Expanding on both, Weider notes that the discovery of malware present in the WikiLeaks dump is despite his lack of resources and time as an independent researcher. More security researchers combing through droves of data available in massively publicized dumps could mean a good thing if additional chunks of malware are discovered and reported. Even more-so for the security and privacy of investigative journalists, activists and users accessing the data. Edward Snowden’s revelations highlighted frustrations of network surveillance with the increased used of encryption, the Tor network, VPNs and more such services among journalists as a precautionary measure. Malware, however, is a different threat and the education to protect oneself against malware rarely coincides with learning to use encryption. It is for these reasons and more that Weider went public with his discovery.
Wieder initially noticed WikiLeaks distributing the leaked emails through a list of torrent files. Upon further research, he discovered most of the malware to be embedded within PDF and DOC files. What began as the sharing of torrent files soon transpired into publishing the same malicious content on the WikiLeaks website itself, this time as uncompressed individual files. To help steer clear of the files, Wider compiled a list of the malware-laden files, their locations on WikiLeaks along with basic file information in a Pastebin dump.
While 5.5 million emails seem painstakingly significant in number and time-consuming to go through, Weider discovered that such numbers were deceptive because a lot of it included flat text email scripts, with no attachments. Such text files aren’t dangerous to those rummaging through the files in the dump, as opposed to original email recipients receiving it via email. The threat of malware comes from the attachments, totaling 178,960 files in 179 folders, by Wieder’s count. Upon running some of the files through an antivirus scanner, he discovered the presence of MyDoom, a classic worm that is predominantly obsolete while barely posing a threat in today’s world of modern computers. Such findings raise concerns about the security measures taken by WikiLeaks before publishing any of the data being hosted on its website, or indeed – if the data is being scanned at all.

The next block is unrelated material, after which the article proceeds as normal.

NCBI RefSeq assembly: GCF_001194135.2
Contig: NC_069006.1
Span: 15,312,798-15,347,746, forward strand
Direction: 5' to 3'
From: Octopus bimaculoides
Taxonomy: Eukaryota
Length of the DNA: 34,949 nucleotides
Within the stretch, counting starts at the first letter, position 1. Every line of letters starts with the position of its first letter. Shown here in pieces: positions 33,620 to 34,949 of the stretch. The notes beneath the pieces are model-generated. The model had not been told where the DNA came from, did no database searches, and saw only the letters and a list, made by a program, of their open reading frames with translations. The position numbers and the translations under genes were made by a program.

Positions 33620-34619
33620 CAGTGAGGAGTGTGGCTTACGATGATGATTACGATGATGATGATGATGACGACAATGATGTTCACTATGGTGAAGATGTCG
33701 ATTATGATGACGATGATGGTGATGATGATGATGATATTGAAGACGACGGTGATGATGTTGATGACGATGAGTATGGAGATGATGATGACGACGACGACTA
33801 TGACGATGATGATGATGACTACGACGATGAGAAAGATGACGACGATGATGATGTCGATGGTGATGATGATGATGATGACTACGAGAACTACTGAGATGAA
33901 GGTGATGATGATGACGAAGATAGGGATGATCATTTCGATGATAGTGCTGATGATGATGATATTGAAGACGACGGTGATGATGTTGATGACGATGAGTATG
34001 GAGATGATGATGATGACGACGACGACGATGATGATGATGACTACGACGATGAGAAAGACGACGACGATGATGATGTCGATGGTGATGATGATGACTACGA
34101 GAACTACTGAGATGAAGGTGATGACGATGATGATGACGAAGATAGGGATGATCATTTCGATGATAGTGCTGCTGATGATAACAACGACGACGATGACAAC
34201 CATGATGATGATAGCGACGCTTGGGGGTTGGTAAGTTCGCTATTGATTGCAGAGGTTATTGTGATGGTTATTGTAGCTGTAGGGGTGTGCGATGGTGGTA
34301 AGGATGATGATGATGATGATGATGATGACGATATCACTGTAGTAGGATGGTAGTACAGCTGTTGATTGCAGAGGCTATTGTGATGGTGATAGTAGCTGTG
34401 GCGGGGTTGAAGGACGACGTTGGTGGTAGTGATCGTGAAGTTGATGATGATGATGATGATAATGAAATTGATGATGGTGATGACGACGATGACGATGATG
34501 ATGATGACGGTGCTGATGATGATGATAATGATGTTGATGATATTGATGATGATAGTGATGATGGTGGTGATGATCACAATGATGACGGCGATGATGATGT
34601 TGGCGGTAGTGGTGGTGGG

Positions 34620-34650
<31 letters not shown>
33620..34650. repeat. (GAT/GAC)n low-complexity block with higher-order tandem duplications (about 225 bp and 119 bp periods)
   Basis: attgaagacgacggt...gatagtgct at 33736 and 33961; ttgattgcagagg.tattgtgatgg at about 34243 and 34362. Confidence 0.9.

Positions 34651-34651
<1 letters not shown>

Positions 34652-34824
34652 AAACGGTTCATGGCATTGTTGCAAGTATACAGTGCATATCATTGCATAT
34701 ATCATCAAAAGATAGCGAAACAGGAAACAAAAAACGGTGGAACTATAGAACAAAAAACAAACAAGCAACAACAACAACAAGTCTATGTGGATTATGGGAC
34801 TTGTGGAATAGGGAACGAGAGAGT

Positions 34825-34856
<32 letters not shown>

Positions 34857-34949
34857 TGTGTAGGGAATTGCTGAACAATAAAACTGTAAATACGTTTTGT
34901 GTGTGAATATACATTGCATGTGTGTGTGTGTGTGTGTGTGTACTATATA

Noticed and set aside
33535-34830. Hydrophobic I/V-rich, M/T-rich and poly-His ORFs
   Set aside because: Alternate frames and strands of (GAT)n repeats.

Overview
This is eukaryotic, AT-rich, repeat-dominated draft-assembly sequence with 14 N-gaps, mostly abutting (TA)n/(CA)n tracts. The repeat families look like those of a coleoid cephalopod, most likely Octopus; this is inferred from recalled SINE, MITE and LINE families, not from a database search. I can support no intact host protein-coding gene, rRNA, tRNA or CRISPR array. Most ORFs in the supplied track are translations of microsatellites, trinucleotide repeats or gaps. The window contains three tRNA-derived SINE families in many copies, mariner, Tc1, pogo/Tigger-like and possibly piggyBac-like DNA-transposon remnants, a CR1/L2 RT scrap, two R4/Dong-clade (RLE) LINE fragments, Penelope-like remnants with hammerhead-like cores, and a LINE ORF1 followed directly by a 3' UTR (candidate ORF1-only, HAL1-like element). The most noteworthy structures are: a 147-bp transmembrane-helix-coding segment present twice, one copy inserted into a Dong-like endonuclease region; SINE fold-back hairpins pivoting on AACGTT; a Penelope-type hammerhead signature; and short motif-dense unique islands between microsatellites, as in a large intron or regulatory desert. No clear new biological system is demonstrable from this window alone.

He confirms his repeated attempts to contact the popular whistle-blowing website to bring their attention to the presence of malware in files, have gone unanswered. Wieder believes, however, that WikiLeaks is indeed aware of the malware inherent in the files it hosts. “I was informed that one of the reporters who interviewed me did, in fact, discuss the presence of malware with a Wikileaks representative. So I have every reason to believe they are aware of the issue,” he says.
Hacked has verified the documents present in the dump and specified by Wieder to be malicious.
Significantly, most of the malware’s vulnerable targets have already been patched by their respective developers. Users can breathe easy while treading cautiously if their software is up-to-date with regular security updates. Still, it’s always recommended that one rummaging through the many leaks and file dumps on WikiLeaks does so by opening any hosted files on a disposable virtual machine. The inherent vulnerability here is the belief that reputable, mainstream organizations are expected to host safe content.
“Ultimately, while users are responsible for their own safe browsing, Wikileaks is also responsible for the content they provide to their users,” stressed Weider.
Wikileaks is also responsible for the content they provide to their users. No one can offer their users a complete guarantee of safety, but that does not mean websites ought to take basic precautions to safeguard their files.